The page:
Losses in United States
Significant weather-related losses also occurred in the United States in 2011 after one of the worst tornado seasons on record caused a combined insured loss of around USD20 billion. If considered a single event, the tornado losses in the second quarter would have ranked as the fourth most expensive disaster in US history, according to the Insurance Information Institute.
The United States also experienced its first landfalling hurricane in three years when Hurricane Irene came ashore along the Outer Banks of North Carolina as a category 1 hurricane in late August. Irene made three landfalls in total, also clipping New Jersey and New York as a tropical storm. Wind damage was limited due to the storm’s weakened state as it moved up the East Coast.
According to the Property Claims Service (PCS), Hurricane Irene caused insured losses of around USD4.3 billion in the United States. When combined with the high tornado losses sustained in April and May, PCS said insured losses in the United States exceeded USD30 billion in the first nine months of 2011. This compares with losses of USD14.3 billion in 2010 and even exceeds those incurred in 2008 when hurricanes Gustav and Ike came ashore in Louisiana and Texas (see Figure 1).
Catastrophe Model Changes
Adding to the pressure on the market was the impact of major catastrophe model updates, particularly for wind risks. Indeed, the three main catastrophe modeling companies, AIR Worldwide (AIR), EQECAT and Risk Management Solutions (RMS), have updated several wind models over the last 18 months (see Table 1) (1).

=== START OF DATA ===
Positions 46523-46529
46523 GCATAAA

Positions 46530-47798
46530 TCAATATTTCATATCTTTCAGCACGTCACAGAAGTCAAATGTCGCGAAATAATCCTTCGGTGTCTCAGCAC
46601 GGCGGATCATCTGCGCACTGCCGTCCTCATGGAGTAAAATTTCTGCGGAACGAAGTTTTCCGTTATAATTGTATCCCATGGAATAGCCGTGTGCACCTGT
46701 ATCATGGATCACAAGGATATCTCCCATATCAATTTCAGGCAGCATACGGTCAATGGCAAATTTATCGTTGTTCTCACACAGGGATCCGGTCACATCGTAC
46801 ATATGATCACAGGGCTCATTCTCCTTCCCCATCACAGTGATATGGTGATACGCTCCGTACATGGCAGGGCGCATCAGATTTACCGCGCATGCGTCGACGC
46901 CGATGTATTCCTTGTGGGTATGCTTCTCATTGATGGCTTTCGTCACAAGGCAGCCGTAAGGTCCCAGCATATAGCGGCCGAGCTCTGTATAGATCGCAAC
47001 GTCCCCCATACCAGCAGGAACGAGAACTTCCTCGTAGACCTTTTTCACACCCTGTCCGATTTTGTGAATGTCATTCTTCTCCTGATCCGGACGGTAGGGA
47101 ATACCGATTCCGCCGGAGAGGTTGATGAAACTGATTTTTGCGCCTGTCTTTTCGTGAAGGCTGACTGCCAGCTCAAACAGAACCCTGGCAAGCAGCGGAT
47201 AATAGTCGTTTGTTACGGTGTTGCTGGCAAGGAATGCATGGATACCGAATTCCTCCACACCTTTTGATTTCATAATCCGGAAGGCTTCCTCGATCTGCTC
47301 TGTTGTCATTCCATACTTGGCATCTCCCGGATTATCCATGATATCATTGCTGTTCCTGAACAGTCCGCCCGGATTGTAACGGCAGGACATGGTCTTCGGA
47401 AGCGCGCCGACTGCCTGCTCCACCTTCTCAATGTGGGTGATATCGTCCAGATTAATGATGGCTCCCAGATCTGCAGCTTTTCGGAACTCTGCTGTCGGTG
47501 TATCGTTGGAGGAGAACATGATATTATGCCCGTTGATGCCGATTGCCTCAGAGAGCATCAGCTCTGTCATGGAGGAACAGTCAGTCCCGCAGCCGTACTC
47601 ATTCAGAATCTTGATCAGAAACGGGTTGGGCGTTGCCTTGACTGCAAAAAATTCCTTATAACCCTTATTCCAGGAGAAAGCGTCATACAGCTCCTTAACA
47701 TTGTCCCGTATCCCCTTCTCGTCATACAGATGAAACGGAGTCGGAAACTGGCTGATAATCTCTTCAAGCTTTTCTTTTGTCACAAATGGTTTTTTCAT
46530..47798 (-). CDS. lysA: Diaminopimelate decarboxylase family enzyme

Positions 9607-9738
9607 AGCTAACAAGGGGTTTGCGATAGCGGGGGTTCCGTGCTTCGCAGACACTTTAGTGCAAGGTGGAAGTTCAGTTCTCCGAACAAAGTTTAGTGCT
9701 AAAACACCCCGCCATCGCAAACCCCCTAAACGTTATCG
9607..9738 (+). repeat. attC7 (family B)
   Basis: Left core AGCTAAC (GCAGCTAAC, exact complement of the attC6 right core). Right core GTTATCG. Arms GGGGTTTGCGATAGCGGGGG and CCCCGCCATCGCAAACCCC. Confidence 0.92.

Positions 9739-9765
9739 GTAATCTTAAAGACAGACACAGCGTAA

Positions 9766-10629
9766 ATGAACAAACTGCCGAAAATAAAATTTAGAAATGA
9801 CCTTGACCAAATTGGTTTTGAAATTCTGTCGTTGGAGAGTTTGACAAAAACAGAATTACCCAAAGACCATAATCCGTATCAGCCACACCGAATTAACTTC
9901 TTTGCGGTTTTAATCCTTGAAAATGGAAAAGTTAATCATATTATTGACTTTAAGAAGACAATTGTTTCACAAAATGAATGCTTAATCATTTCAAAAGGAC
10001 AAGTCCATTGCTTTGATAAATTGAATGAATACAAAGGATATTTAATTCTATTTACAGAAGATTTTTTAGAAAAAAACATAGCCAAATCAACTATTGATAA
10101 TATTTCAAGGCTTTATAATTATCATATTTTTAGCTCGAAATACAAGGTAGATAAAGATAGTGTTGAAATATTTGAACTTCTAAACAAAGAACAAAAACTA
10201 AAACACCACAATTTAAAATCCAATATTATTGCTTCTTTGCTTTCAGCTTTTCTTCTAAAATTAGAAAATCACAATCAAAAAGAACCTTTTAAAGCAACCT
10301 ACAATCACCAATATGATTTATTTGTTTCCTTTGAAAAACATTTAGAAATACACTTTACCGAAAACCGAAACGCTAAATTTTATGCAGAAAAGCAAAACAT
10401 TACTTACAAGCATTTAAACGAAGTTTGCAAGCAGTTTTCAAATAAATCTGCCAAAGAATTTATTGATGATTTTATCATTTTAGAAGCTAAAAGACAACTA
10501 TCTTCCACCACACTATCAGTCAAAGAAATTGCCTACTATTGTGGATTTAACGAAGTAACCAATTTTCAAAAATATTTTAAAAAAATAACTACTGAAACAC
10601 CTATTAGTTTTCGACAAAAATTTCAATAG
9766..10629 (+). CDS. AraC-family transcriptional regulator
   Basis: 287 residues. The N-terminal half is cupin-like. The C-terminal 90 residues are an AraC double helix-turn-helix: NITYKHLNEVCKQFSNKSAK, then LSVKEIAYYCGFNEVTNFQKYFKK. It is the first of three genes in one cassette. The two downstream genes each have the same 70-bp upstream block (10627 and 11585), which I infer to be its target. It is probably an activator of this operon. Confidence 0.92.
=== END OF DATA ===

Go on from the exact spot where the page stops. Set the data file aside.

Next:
The release of version 11 of RMS’s US hurricane model in particular continues to cause much uncertainty for (re)insurers as inland risk estimates have risen due to slower dissipation rates for hurricanes and heavier damage for lower wind speed events. The revised storm surge component of the model has also impacted results in nearly every coastal region. This is particularly true for exposures on the Florida west coast, Louisiana, the southern coast of South Carolina, the Outer Banks of North Carolina and parts of New Jersey.
The degree of model version change prompted most reinsurers to take a step back and assess the drivers of change within the new model versions. As reinsurers continue to enhance their technical expertise, their incorporation of model components becomes increasingly tailored to their own view of risk. While the new model versions were a factor in the renewals, the treatment of the results varied by reinsurer. As many had previously adjusted for some of the changes included in the new versions the impact was somewhat muted.
1 A detailed assessment of each significant model change was part of Guy Carpenter’s World Catastrophe Reinsurance Market Review, which is available from your Guy Carpenter representative.